SEBI on Share Price Manipulation

An entity in isolation can be booked for its unilateral act of manipulation of price of the scrip if analysis of trade log and order log reflects malafide intention even without any collusion with the other entities.

Securities and Exchange Board of India (SEBI) in the matter of in the matter of ‘Anukaran Commercial Enterprises Limited’ had noticed an unusual movement in the price in the scrip of a company called ‘Anukaran Commercial Enterprises Limited’ (the Company). SEBI undertook an investigation relating to the trading activities in to ascertain whether the unusual price movement was normal or it was caused by unscrupulous acts of possible manipulation of the price of the scrip of the Company.

A Brief Background and Procedural History of the Case:

The investigation undertaken by SEBI revealed the following:
  • The Company was engaged in the business of chemicals in India and was also involved in trading in securities in the form of shares and debentures.
  • The price of the scrip of the company saw an abnormal rise, which was not supported by any corporate announcements or material changes in the business activities of the Company. It was noticed that 16 entities sold the shares of the Company at a price higher than the last traded price (LTP) and contributed to the positive LTP.
  • The investigation further revealed that out of the said 16 sellers, top three sellers contributed more than 90% to the market positive LTP variance of the scrip. Some of the sellers were noticed to be selling their shares in miniscule quantities, despite having sufficient quantities of shares in their respective demat accounts. These sellers were also executing trades at a price higher than the LTP. 
  • The off-market transfer of shares of the Company was not a genuine transfer and was carried out only for the purpose of facilitating manipulation in the price of the scrip
  • The company was served with a Show Cause Notice (SCN) which alleged that all the above mentioned acts were in  contravention of the provisions of Regulations 3 (a), (b), (c), and (d) and 4(1), (2), (a), and (e) of SEBI (Prohibition of  Fraudulent  and  Unfair  Trade  Practices)  Regulations,  2003  (PFUTP Regulations).
Analysis of the Order by SEBI:

       I.  What is Short Selling of Shares?

When a person wants to earn money out of the expected fall in price of a share, they can sell such shares without owning it and subsequently square off his sell position by buying the same quantity of shares during the day, thereby pocketing the difference in case the price falls at the time of squaring off.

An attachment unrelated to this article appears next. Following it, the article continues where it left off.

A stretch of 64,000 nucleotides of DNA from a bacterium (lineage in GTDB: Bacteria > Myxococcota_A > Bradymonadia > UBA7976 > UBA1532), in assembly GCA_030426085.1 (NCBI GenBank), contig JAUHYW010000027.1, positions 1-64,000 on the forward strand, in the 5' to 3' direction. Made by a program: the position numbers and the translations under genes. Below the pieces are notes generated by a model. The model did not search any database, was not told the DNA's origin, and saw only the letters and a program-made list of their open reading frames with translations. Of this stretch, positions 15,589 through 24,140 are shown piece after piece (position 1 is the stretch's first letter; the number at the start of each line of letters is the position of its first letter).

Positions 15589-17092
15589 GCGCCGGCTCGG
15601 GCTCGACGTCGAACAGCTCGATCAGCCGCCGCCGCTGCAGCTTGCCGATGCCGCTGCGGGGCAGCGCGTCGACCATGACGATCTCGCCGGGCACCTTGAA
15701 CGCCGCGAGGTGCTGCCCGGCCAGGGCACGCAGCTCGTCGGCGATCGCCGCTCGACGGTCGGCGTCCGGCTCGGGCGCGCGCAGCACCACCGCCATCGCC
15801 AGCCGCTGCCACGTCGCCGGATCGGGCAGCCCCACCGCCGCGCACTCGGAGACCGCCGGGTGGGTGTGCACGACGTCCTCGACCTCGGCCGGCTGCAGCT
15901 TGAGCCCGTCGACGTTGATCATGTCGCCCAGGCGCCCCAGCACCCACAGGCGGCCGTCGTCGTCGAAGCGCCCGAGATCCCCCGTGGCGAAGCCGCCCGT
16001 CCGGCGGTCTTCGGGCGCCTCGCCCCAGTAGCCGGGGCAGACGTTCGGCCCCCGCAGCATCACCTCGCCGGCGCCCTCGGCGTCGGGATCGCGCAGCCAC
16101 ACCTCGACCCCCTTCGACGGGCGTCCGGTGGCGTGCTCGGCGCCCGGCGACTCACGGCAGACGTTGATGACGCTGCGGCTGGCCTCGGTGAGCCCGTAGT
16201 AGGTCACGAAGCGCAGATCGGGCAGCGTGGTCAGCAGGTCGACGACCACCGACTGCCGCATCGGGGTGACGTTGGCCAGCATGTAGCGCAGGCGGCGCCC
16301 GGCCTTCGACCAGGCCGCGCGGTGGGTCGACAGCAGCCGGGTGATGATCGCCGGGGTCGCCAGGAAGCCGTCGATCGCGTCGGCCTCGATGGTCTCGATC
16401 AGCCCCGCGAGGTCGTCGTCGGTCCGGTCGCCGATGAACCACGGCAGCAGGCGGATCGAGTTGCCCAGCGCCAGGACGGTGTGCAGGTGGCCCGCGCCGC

Further, naked short selling is a prohibited activity that means, while short selling any share; the investor has to honour the obligation of delivering the shares at the time of settlement. The short selling position is required to be squared off on the same day. However, if an investor does not square off its position by buying the shares before closure of the market, the buyer (who had purchased shares which were short sold) shall be given delivery by the Stock Exchange by purchasing such shares in auction mechanism.

From the regulatory framework governing short selling, one can say that in order to make profit out of decreasing prices of a scrip, the investor has to first short sell and eventually, on the same trading day itself, square off their position; differential amount of two transactions being their profit/loss. Thus, to make profit, the investor needs to have adequate time so as to appropriately square off their position during the same trading day itself.

    II.  What is share price manipulation?

The Securities Appellate Tribunal (SAT) the matter of Jagruti Securities Limited v. SEBI has established that in order to contend that for the charge of artificially raising of the price of a scrip, it is necessary to show element of collusion between buyer and seller. SAT in the case of Ketan Parekh v. SEBI, while dealing with the issue of manipulative trade observed that any transaction executed with the intention to defeat the market mechanism whether negotiated or not would be illegal. Whether a transaction has been executed  with  the  intention  to  manipulate  the  market  or  defeat  its  mechanism  will  depend  upon  the  intention  of  the  parties which could be inferred from the attending circumstances because direct evidence in such cases may not be available.

The  nature  of  the  transaction  executed,  the  frequency  with  which  such  transactions  are  undertaken,  the  value  of  the  transactions, whether they involve circular trading and whether there is real change of beneficial ownership, the conditions then prevailing in the market are some of the factors which go to show the intention of the parties. This list of factors, in the very nature of things, cannot be exhaustive. Any one factor may or may not be decisive and it is from the cumulative effect of these that an inference will have to be drawn.